Continue reading “The Week that Was – 07.01.2018”
The week that was was rather unremarkable.
Sure, things have happened in the world. Good ones, bad ones, the world keeps turning. I’ve spent enough text ranting on politics in last week’s post, this week I’ll keep it short. After all a lot of things have been discussed at length elsewhere. Just to say that I, too, am of the opinion that anyone who separates children from their parents and then puts them into detention centres with the sole purpose of fighting migrants – you are not fighting migration, you are fighting migrants you worthless excuse for human beings – is a/are fascist(s). We can discuss politics of controlling/preventing migration, but treating migrants as second class humans is beyond discussion. Whether this is in America or Europe. (Btw. The Guardian released a list this week of the know casualties of the European Migrant crisis. Here.)
OK then, that off my chest, let’s, once again, look at the wonderful world of not politics. There was a story making its rounds that we may be the only advanced civilisation in the observable universe. Personally I would, even in that case, put “advanced” in quotation marks. But that may be just me. Anyways, this raises a bunch of questions: Are we really alone? Are we, as Arthur C. Clarke pondered a while ago, maybe the first such civilisation with others to follow? Do we not know how to look properly? And if the latter, why? Is it that we are simply not capable to find a civilisation like ours with our means? Or could it be that an alien civilisation is so fundamentally different from ours, that we wouldn’t know if we saw one? This speculation makes me think of examples thought up by Stanislaw Lem – Fiasco or even Solaris come to mind – or Fred Hoyle’s The Black Cloud. Either way, we mustn’t forget the Fermi Paradox & Drake equaton. And we mustn’t forget that a story such as the one that we’re likely to be alone, coming from some scientific study, is a great treat for any sensationalist media.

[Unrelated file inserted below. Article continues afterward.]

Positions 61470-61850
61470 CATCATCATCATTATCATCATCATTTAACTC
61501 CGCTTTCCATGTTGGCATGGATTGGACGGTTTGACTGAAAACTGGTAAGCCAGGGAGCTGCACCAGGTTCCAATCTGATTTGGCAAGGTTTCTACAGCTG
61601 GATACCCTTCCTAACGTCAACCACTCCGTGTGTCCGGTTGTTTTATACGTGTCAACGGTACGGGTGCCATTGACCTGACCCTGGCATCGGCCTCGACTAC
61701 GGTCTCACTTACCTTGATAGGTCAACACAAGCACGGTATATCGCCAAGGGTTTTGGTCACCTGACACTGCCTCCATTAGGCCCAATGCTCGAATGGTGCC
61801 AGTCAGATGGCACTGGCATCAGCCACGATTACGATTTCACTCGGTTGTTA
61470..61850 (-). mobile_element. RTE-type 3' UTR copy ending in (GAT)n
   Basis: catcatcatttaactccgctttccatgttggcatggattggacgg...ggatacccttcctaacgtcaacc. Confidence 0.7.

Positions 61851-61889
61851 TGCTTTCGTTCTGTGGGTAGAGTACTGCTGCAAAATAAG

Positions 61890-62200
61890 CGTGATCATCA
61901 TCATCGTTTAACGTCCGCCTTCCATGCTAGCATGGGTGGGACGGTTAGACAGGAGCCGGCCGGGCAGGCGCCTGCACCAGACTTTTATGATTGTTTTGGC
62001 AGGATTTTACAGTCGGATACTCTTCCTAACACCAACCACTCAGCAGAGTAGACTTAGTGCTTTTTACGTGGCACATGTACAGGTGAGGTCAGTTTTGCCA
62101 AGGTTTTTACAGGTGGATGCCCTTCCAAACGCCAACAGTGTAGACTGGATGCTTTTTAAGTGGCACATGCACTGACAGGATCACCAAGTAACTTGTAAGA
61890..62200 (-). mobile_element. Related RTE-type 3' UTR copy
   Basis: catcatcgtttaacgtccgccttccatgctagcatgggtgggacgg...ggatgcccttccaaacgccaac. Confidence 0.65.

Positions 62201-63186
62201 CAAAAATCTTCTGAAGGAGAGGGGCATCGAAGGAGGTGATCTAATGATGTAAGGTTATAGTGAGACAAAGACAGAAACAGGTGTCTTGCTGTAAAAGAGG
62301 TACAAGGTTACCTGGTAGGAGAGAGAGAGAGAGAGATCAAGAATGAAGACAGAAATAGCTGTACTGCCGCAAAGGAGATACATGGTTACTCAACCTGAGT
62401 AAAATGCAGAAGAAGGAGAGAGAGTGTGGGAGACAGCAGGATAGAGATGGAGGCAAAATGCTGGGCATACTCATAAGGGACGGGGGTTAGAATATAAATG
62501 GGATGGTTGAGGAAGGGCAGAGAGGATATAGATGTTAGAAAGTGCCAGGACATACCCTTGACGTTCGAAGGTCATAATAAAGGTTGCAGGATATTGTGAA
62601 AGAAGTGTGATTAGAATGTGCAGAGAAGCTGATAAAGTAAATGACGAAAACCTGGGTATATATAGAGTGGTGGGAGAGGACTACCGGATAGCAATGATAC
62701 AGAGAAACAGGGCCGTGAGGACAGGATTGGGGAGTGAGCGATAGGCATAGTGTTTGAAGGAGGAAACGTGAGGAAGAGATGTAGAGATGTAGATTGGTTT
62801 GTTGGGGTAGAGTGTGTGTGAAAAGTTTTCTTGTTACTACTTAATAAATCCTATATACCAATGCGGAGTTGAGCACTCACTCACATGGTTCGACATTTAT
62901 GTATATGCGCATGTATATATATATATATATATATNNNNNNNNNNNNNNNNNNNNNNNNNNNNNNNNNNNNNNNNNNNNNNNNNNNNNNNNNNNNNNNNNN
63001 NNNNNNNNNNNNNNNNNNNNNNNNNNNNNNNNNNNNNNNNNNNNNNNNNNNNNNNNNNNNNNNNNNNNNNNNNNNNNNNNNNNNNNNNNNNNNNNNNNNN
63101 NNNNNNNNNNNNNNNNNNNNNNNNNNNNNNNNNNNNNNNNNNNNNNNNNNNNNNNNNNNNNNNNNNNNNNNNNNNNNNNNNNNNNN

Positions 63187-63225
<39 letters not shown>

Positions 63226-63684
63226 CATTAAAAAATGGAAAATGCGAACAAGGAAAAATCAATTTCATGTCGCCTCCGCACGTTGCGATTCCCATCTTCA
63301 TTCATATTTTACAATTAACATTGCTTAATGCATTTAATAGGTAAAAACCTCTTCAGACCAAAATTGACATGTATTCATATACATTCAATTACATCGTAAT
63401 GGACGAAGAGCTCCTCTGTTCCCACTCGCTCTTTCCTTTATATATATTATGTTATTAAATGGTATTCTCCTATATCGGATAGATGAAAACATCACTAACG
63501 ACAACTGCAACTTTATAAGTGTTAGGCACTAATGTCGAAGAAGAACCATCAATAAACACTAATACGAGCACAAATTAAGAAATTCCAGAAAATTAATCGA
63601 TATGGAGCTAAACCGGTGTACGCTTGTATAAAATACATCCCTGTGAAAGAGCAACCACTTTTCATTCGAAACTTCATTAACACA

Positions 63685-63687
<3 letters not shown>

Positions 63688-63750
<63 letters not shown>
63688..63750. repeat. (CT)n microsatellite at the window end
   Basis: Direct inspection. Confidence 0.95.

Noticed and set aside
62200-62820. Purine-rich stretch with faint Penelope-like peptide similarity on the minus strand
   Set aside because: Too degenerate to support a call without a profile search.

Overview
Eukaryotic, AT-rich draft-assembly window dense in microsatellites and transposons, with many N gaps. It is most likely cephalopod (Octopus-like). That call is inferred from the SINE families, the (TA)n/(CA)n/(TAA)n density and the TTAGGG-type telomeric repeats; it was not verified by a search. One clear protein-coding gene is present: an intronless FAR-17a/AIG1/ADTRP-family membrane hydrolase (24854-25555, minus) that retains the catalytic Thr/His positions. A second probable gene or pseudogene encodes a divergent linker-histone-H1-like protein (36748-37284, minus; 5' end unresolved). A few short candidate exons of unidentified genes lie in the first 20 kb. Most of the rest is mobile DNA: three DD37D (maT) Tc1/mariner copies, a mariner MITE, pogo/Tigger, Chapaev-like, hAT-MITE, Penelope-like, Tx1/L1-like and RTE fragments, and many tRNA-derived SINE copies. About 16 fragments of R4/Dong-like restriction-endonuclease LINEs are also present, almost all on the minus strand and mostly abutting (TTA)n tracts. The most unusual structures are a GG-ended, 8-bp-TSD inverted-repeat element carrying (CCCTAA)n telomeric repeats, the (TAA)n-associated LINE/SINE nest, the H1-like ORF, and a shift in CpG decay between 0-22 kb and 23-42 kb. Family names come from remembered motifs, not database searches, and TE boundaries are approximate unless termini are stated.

Continue reading “The Week that Was – 24.06.2018”
Living with Gods at the British Museum and Imagining the Divine at the Ashmolean Musem.
– reflections on a visit.
Recently I visited two interesting exhibitions dealing with the more material dimensions of religion, or maybe faith, which together made for an educational venture into a realm of the human condition which is both, fascinating as well as hard to grasp, especially as it is not always easily separated from the follies (and worse things) that humans often commit in its name. And yet there is a lot there to offer even to the nonbeliever: art, stories, philosophy, community… even, I believe, insights into what makes us human.
I should probably mention at this point that I am not a very religious person myself. (More elaborations on that maybe in a future post!) So you won’t be reading an exhaustive testimonial to faith, or ongoing praise for a single deity in what follows.
I do, however, find religions a rather interesting subject matter, because some form of supernatural thinking, ideas, stories or symbolisms that we consider as religious, as magical or as myth has been a part of our species, our cultures for a – historical, if not evolutionary – long period of time. And it has, without doubt, immensely influenced the cultural, political, social, etc., development of humankind.
Continue reading “Of otherworldly realms and the humans who imagine them”